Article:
Mapmaking 101 – Lowered Walls, pt. 2

In pt. 1, NAT explained how to lower walls using rocks. In his fifth and last instruction he says, “the wall goes to half the previous size again”. This is worth giving special attention to, as there are special considerations for it that can save you a lot of time and effort. If you’re making an eye candy map with a pattern of alternating ground and walls flattened to ground level, the following article may be of interest.

This first image shows a wall that has been flattened once, with the lowered area being half the height of the original.

The process is repeated, giving us…

… another wall section that is halfway between ground level and the half-height wall, or a quarter of the original height.

And repeated again…

… so that we end up with four different heights.

Why is this important? Because any time the rock covers both the ground and a section of wall, it will split the difference in height. For most walls this isn’t terribly important to know, but when you’re lowering the walls all the way to ground-level, it becomes much more critical, especially if you are mixing terrain and walls to make a design. First we’ll take a look at what not to do.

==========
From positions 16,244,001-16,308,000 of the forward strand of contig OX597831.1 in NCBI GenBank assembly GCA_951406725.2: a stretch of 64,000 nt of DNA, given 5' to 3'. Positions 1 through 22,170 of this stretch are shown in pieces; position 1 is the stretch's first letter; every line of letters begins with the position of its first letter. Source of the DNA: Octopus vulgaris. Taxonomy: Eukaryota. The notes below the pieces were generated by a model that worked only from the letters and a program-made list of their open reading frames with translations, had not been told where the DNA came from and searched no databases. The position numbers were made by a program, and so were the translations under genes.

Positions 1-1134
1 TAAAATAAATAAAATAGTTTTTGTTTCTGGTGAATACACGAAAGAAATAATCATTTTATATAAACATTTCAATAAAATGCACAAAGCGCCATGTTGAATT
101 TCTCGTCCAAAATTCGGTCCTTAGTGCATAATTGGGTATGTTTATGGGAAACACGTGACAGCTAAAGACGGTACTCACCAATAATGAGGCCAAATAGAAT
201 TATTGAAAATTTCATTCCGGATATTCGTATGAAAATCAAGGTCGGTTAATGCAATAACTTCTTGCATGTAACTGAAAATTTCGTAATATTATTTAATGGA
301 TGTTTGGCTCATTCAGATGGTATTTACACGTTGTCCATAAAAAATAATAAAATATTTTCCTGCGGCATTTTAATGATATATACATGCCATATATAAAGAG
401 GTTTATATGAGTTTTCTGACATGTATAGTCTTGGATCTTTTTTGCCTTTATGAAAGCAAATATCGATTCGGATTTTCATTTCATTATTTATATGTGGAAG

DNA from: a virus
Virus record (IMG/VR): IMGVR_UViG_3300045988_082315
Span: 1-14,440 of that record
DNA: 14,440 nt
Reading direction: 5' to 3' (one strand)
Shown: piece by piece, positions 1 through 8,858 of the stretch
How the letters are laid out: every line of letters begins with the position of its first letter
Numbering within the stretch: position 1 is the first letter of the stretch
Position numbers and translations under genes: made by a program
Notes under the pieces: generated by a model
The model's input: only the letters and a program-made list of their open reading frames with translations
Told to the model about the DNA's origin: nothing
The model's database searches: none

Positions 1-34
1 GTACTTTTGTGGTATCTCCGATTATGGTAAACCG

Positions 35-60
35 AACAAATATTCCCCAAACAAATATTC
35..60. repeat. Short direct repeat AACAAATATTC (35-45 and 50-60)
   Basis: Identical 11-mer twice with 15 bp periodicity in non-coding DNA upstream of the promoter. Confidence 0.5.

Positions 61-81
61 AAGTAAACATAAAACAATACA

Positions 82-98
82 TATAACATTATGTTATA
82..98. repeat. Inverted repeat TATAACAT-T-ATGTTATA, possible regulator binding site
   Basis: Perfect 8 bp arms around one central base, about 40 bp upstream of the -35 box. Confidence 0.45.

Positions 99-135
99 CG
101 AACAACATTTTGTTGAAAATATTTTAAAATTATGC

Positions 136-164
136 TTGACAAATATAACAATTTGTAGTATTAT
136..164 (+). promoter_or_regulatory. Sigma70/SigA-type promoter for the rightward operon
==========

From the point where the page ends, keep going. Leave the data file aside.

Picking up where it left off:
Here is the starting section of wall that we want to flatten to ground level.

The design can be seen more clearly in this flattened view.

This image shows a disaster in the making, with the first round of rocks having been placed. You can see where the placement of rocks has missed several of the wall sections in the center.

Looking at it with the flattened screen, the missed areas of ground and wall can be seen.

This shot shows the continuance of the haphazard approach of placing rocks. More uneven wall layers are showing up.

After doing it a few more times it appears that there are about 6 slightly different heights of walls.

This last image, highlighted with the “minimum height” tool, illustrates the many different wall heights. It is possible to eventually get almost every section to a nearly uniform height at ground level, but it could easily take 12-20 steps of putting down rocks, rather than the six or so that doing the process correctly would take.

Here is the right way to do it. The following approach will save you hours of frustration.

Be sure to place the rocks so that the entire area is covered at the same time.

It’s easiest to do this when the map is in the flattened view, so that you can clearly see the edges of the rocks.

If you are careful to uniformly cover the whole area with rocks every time, then the ending wall height will be the same, and it will only take about six rounds of lowering them.


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